Reports this week have suggested a surprising surge of interest in classical music: apparently, recession-battered Brits are seeking a source of "tranquility". Artists have always pointed out the spiritual value of music, but it can take a world financial crisis to make the message hit home.
The violinist Tasmin Little has long held strong views on the benefits of the arts and the development of new audiences. Last year, she released a solo album, The Naked Violin, free on the internet. Now there's a follow-up CD, Partners in Time, and a lavish website offering free supporting material.
"I think some people are still cynical about how the arts can make such a difference to life," she says. "Because we don't visibly heal people as in a hospital, visibly educate them as in a school or feed or clothe them, it can be easy to dismiss the idea. But when we're talking about feeding people's souls, uplifting you in times of need, the arts are the most fantastic way to do that. We can feed ourselves, clothe ourselves, have a roof over our heads – but if there's no point to it all because people have lost the will to continue to live or fight for what they need, then where are we? What does it say about our society?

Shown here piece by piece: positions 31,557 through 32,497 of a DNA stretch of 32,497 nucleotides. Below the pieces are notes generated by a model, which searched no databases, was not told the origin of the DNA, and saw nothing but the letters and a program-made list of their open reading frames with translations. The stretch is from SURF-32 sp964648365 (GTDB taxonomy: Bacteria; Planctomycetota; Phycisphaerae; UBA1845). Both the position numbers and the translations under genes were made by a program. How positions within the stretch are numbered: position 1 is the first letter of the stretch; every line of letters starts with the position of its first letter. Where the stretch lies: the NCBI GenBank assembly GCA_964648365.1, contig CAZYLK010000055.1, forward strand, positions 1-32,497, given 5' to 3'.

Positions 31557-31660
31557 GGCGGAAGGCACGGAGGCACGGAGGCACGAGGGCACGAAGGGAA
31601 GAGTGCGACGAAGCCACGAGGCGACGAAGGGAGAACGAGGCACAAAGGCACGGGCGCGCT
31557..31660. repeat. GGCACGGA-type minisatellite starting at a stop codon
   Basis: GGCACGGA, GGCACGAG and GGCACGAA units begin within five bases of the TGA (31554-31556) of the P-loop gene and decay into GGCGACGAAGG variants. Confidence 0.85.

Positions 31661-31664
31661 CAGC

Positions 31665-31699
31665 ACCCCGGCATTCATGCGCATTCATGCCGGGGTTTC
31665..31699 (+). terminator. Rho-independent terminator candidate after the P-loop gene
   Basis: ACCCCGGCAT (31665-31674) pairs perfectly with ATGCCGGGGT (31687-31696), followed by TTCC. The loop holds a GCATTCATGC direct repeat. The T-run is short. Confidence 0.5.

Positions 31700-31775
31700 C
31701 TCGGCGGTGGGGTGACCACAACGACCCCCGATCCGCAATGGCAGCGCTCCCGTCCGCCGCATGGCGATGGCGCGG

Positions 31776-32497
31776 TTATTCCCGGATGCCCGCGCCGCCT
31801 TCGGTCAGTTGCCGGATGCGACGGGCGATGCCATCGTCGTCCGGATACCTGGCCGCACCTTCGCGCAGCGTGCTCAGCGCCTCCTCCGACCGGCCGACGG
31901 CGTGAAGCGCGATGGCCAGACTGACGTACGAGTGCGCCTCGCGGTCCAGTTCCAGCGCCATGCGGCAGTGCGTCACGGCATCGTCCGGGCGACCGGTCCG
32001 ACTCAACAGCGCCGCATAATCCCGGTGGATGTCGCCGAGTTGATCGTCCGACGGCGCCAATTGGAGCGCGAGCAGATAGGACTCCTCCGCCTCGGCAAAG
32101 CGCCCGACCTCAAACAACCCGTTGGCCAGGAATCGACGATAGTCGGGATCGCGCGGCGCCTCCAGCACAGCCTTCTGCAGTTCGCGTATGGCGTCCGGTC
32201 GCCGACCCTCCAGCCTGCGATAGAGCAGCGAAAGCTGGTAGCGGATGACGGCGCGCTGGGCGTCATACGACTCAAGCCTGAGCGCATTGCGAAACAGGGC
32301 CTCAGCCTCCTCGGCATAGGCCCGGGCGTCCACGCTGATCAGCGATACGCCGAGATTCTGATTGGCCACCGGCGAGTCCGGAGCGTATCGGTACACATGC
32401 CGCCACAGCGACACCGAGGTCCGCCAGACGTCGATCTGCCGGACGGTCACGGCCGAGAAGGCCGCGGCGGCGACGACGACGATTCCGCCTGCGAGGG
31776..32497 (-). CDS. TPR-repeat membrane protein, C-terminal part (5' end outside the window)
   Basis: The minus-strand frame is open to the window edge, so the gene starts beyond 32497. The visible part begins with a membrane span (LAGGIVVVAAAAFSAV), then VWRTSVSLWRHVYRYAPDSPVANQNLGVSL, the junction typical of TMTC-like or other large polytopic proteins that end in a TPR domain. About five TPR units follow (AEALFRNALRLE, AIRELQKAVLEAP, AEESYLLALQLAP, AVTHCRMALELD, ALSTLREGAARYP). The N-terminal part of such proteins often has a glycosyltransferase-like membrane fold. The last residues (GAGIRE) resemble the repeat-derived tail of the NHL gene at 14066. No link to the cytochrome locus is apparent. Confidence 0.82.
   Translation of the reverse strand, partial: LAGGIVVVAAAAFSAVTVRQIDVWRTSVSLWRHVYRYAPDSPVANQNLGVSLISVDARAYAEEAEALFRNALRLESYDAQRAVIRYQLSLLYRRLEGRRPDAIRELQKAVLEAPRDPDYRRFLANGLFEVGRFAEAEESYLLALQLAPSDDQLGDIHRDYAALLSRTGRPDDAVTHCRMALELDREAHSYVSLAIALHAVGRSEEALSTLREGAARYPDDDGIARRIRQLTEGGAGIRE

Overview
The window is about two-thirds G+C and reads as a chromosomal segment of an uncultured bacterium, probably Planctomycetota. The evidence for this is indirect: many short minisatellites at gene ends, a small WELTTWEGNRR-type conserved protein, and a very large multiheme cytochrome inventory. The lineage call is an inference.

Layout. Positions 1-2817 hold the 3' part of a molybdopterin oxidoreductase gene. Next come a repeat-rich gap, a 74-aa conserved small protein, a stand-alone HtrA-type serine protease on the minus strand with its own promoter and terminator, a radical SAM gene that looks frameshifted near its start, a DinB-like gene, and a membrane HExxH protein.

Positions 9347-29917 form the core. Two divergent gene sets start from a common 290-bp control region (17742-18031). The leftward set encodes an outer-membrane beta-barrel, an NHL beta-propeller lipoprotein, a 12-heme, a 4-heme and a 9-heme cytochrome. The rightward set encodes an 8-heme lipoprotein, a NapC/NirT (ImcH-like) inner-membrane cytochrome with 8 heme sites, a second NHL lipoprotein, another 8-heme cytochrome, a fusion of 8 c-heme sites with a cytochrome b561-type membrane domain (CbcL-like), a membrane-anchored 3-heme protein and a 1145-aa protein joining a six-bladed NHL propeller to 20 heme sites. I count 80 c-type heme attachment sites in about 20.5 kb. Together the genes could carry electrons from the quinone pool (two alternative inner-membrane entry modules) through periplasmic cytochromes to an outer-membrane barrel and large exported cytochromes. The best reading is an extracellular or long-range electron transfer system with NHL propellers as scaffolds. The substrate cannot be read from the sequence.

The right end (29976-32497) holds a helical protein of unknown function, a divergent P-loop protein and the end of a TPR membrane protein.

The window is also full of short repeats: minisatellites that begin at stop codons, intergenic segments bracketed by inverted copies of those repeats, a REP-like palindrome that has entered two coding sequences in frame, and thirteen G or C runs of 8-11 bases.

"In the UK we have an incredible history in the arts, but we shouldn't take it for granted, because it can be lost so quickly. For the arts to continue to be vibrant you have to support them, encourage them and go to performances, because if nobody goes to events, then they wither and die."
Ironic indeed that a downturn might also mean a turnaround.
'Partners in Time' is out now on Bis. www.partnersintime.euReuse content